Class is in session: The many benefits of prenatal education
March 15, 2016
Not exactly sure what to expect when labor begins? There’s a class for that. Is your partner nervous about performing everyday tasks such as putting on a diaper or bathing a newborn? There’s a class for that, too.
We have long urged pregnant women and their partners to attend prenatal education classes. We know these classes can help reduce the anxiety women may feel about labor and delivery, and they also can help new parents adapt more easily to life with a newborn.
In February 2016, a study presented at the Society for Maternal-Fetal Medicine’s annual meeting showed that women who took a childbirth education class or had a birth plan were more likely to have a vaginal delivery than women who didn’t. Vaginal delivery is less invasive than a C-section, and it tends to lead to shorter hospital stays, lower infection rates, and quicker recovery.
For this study, researchers at Cedars-Sinai in Los Angeles followed more than 14,000 women who gave birth over a 3-year period. Approximately 30 percent of these women attended a childbirth education class and 12 percent had a birth plan. They found the women who attended a class were about 25 percent more likely to have a vaginal delivery than women who didn’t, and women who had a birth plan were almost twice as likely to avoid a C-section. And the benefit wasn’t just for first-time moms – it was present for all women.
While the exact reasons for these results are unclear, they do suggest that more preparation before childbirth may increase your odds of a vaginal delivery, proving once again there is great value in prenatal education.
Who should attend a prenatal education class?
Prenatal education classes are not just for first-time moms. Even seasoned parents can learn something new. Childbirth classes can instill confidence and help them manage expectations. Every labor is unique, and sometimes things don’t go exactly as planned. Being prepared for any situation is important. Women who attend these classes often say they were more satisfied with their birth experience because their expectations were more in line with what could happen, rather than what they wanted to happen.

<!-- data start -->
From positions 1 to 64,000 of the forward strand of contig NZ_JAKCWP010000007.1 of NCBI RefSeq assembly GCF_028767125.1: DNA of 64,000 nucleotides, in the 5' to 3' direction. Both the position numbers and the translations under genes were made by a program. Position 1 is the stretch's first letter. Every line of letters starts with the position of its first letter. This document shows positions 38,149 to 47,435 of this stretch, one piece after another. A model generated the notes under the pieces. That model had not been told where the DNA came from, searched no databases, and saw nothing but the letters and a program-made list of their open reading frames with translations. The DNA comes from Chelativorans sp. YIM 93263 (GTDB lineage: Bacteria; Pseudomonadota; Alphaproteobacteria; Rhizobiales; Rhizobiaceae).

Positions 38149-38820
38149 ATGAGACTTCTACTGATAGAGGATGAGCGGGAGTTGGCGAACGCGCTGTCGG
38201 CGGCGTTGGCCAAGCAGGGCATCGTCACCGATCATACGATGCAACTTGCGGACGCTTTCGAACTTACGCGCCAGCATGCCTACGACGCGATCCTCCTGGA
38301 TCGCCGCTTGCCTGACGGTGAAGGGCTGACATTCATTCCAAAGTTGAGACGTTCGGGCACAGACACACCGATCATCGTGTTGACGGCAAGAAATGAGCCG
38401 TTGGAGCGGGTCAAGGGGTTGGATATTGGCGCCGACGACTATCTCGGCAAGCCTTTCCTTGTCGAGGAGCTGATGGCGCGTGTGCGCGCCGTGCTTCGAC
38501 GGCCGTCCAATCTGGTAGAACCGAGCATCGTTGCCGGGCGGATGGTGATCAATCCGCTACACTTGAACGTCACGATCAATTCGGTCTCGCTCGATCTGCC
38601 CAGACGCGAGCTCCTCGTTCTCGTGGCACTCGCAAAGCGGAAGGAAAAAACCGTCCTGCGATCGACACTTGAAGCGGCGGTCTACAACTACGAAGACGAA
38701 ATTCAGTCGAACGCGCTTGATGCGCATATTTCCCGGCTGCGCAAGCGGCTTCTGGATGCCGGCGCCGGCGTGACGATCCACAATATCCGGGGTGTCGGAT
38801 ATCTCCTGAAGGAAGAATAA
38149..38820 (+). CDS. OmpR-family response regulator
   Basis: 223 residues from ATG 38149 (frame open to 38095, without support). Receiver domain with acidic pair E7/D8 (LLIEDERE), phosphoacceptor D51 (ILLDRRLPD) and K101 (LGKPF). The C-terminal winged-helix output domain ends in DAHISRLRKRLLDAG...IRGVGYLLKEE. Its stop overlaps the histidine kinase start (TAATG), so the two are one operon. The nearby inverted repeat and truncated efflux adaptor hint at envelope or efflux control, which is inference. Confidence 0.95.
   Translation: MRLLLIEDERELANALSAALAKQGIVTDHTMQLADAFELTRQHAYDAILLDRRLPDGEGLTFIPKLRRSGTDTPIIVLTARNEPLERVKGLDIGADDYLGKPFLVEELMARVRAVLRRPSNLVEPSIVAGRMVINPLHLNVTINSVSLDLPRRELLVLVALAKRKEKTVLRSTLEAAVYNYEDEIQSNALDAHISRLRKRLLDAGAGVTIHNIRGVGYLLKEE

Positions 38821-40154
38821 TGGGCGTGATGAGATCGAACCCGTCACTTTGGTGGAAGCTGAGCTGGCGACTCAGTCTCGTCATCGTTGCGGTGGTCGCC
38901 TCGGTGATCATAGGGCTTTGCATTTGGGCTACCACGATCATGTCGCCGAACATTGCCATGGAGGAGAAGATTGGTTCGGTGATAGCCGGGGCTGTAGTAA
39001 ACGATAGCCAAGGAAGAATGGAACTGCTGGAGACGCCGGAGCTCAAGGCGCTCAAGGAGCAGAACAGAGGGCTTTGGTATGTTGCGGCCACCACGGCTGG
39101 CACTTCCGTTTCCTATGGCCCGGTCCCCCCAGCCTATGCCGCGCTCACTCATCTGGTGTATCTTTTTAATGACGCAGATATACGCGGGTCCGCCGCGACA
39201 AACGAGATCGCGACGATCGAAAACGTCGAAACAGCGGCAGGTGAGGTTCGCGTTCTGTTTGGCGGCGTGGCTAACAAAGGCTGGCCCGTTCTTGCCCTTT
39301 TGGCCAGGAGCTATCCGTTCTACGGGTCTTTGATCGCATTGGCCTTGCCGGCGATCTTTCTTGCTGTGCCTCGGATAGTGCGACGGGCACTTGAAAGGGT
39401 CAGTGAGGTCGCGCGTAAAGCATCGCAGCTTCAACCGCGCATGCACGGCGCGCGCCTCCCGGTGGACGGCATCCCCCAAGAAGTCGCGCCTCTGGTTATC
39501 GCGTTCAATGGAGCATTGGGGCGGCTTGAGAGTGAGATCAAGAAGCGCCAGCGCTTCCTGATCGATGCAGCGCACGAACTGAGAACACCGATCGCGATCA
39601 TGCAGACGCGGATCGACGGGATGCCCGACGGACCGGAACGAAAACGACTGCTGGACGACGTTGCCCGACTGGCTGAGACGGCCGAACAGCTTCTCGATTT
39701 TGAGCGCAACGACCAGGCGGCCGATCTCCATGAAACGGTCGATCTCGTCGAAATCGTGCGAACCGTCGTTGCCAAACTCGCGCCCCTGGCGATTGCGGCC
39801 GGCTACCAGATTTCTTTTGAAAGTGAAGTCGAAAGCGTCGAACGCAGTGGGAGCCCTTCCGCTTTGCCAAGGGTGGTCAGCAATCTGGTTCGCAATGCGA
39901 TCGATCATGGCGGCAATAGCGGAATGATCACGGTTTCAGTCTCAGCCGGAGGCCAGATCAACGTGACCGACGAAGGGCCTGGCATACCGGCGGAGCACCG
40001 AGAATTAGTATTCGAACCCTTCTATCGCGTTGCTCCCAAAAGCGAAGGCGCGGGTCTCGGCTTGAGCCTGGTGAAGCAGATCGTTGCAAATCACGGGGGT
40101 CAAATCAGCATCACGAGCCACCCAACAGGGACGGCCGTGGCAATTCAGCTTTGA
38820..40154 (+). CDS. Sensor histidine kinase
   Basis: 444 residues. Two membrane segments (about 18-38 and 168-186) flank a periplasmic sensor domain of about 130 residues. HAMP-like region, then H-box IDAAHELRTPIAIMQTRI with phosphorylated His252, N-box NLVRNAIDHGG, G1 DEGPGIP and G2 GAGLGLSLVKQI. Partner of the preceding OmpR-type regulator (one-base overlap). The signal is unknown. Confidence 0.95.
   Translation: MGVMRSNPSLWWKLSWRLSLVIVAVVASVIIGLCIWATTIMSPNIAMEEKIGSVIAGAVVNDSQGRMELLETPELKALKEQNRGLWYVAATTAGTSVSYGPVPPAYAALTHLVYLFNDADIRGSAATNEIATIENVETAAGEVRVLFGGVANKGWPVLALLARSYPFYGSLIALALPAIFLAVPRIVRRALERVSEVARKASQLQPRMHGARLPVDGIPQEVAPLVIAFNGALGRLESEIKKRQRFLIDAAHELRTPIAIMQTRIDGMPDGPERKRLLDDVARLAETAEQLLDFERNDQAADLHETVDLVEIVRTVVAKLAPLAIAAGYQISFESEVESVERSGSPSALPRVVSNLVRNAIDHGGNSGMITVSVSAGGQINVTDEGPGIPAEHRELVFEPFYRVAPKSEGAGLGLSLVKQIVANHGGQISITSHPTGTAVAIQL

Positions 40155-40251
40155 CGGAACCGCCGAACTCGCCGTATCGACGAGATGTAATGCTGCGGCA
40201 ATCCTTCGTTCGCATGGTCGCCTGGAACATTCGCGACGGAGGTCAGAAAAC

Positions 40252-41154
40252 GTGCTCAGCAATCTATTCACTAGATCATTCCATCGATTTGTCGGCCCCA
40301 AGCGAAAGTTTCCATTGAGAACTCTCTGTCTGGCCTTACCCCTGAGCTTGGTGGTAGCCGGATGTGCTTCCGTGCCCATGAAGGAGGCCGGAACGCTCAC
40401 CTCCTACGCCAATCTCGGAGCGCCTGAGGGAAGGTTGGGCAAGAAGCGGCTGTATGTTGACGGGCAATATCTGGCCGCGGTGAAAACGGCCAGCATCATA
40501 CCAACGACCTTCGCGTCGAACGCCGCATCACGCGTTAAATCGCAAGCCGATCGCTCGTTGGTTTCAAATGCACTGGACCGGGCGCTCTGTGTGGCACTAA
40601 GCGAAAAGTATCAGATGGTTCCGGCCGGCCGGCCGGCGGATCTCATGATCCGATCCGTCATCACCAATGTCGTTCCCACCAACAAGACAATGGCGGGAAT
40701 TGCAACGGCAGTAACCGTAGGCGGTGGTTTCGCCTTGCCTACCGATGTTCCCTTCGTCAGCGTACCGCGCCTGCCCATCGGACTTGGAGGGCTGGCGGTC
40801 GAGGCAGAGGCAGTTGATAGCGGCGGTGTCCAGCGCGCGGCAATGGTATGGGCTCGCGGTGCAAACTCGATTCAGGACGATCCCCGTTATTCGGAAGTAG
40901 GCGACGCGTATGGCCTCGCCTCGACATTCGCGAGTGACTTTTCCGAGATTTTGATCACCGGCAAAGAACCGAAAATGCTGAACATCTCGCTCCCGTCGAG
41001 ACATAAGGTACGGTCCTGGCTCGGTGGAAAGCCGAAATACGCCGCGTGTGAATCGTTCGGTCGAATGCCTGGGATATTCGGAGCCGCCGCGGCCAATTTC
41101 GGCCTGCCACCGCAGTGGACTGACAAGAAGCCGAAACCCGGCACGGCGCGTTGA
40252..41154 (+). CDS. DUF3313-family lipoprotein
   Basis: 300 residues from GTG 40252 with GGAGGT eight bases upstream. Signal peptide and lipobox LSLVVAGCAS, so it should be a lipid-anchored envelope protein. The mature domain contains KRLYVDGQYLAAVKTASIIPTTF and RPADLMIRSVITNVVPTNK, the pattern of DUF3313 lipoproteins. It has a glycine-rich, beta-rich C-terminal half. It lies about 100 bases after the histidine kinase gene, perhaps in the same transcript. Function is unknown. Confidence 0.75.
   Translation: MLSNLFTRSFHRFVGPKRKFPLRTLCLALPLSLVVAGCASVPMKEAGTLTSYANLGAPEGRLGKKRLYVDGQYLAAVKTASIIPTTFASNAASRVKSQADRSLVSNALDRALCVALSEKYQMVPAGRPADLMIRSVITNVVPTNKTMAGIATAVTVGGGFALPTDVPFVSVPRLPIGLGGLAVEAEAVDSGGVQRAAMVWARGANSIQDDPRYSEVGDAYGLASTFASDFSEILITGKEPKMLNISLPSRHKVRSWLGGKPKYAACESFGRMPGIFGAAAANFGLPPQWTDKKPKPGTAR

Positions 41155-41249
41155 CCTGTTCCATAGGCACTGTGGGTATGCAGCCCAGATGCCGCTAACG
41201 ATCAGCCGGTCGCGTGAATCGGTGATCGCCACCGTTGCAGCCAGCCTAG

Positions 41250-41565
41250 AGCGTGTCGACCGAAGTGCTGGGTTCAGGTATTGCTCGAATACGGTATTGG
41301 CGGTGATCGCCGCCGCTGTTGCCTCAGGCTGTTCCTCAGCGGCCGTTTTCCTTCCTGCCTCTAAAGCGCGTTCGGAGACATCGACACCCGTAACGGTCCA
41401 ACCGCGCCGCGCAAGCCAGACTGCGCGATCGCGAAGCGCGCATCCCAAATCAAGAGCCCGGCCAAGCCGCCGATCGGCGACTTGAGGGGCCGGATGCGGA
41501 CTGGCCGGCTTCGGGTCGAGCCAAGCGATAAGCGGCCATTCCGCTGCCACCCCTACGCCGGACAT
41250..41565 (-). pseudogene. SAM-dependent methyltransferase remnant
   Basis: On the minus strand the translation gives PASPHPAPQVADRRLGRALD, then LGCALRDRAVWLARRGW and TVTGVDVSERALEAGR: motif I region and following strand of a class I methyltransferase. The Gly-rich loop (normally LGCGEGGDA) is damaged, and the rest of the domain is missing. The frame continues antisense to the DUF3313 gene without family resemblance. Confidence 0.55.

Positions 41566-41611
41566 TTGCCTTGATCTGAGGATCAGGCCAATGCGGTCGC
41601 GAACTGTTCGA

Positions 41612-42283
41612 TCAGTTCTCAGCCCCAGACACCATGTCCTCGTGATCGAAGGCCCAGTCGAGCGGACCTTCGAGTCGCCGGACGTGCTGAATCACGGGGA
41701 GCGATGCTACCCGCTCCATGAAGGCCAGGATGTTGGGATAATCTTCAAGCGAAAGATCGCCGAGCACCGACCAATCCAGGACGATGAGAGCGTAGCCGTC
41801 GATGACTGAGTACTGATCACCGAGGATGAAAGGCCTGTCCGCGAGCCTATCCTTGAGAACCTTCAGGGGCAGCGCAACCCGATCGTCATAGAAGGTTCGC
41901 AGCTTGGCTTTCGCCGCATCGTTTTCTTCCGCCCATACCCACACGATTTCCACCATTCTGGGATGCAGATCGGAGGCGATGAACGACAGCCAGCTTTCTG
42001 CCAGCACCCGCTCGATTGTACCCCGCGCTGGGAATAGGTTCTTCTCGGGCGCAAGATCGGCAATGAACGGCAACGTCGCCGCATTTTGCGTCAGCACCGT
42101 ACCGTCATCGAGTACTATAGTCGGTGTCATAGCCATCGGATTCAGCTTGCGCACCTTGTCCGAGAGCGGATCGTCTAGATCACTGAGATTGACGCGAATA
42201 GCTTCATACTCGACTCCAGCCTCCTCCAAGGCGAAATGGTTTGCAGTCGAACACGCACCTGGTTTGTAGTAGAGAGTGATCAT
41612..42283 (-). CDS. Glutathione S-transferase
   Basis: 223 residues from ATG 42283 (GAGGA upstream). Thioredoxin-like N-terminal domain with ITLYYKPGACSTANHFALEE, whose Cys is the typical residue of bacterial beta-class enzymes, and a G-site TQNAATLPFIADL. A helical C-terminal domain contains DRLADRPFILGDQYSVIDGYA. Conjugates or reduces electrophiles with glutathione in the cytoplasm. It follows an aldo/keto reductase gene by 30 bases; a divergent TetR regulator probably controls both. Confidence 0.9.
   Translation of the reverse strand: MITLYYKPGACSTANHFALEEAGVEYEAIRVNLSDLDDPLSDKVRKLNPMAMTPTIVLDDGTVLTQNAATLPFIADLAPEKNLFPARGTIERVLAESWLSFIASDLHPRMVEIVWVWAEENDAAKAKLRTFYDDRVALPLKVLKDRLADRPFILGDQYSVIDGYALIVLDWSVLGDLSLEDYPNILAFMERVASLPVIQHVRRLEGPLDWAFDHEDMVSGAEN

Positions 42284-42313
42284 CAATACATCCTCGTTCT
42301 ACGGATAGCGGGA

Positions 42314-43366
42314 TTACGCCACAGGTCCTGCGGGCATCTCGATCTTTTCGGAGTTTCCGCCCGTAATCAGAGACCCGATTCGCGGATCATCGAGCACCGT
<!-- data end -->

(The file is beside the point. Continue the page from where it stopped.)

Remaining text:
Along with learning breathing techniques such as Lamaze, childbirth classes give you time to talk to healthcare providers who may be involved in your labor and delivery. Don’t hold back – ask them your questions! For example, ask the anesthesiologist about what pain control options may be available, and the pros and cons of each. This allows you time to think about what may be best for you when the time comes – and ensures that you know what’s available if your first choice of pain control doesn’t work as expected
Childbirth isn’t the only prenatal education topic. If you have already given birth once, you may want to focus on a specific area. Maybe you hope to be more successful with breastfeeding, or you need an infant CPR refresher. Perhaps you weren’t happy with your method of anesthesia last time or you want to explore alternative forms of pain control. There are classes designed for all of these topics. Ask your physician what’s available in your community, and don’t forget to include your family!
Childbirth isn’t just nerve-wracking for you. If you or your partner hasn’t had much experience in caring for an infant, the thought of it can be scary. How do I hold a baby? What is the proper sleep position? If you’d like some expert instruction, consider a course in “Baby Basics” before your child arrives – you will learn a lot and feel more prepared when your baby arrives.
If you have children who are about to become big brothers and big sisters, there may be classes offered just for them, too!
By including your family in learning, they’ll also know what to expect and how they can support you. There is no roadmap for caring for a newborn, and it can seem overwhelming. But infant care classes can give you a good start on the journey.
Connecting with other parents is another benefit to prenatal education classes. It can be comforting to talk to and learn from others who are going through the same thing you are. And you may find lifelong friendships forged – not just you but perhaps your children as well!
Thinking of a ‘birth plan’ as a ‘birth preference’
When my patients ask me about birth plans, I tell them I prefer to call them “birth preferences.” A plan makes it sound like we have more control over the situation than we do. In an ideal setting, what would your delivery look like? Then think, “If that’s not possible, what other choices are available?” What is Plan B or C? For example, even if you prefer no medication for pain control, analyze your threshold for pain, and learn about your options so you don’t have to make a decision on the fly should you find you need a little help. This way you know what you prefer, but won’t be crushed if it doesn’t happen.
However, all the classes and birth plans in the world can’t guarantee the delivery you may want. We can’t always perfectly assess the baby’s position, the size of the baby, or the baby’s ability to tolerate labor. If, for instance, you need a C-section, you should not see this as a personal failure. Prenatal education classes can help you understand all the possible situations you may find yourself in, and help you feel confident making choices in each situation to help ensure a healthy delivery for you and baby.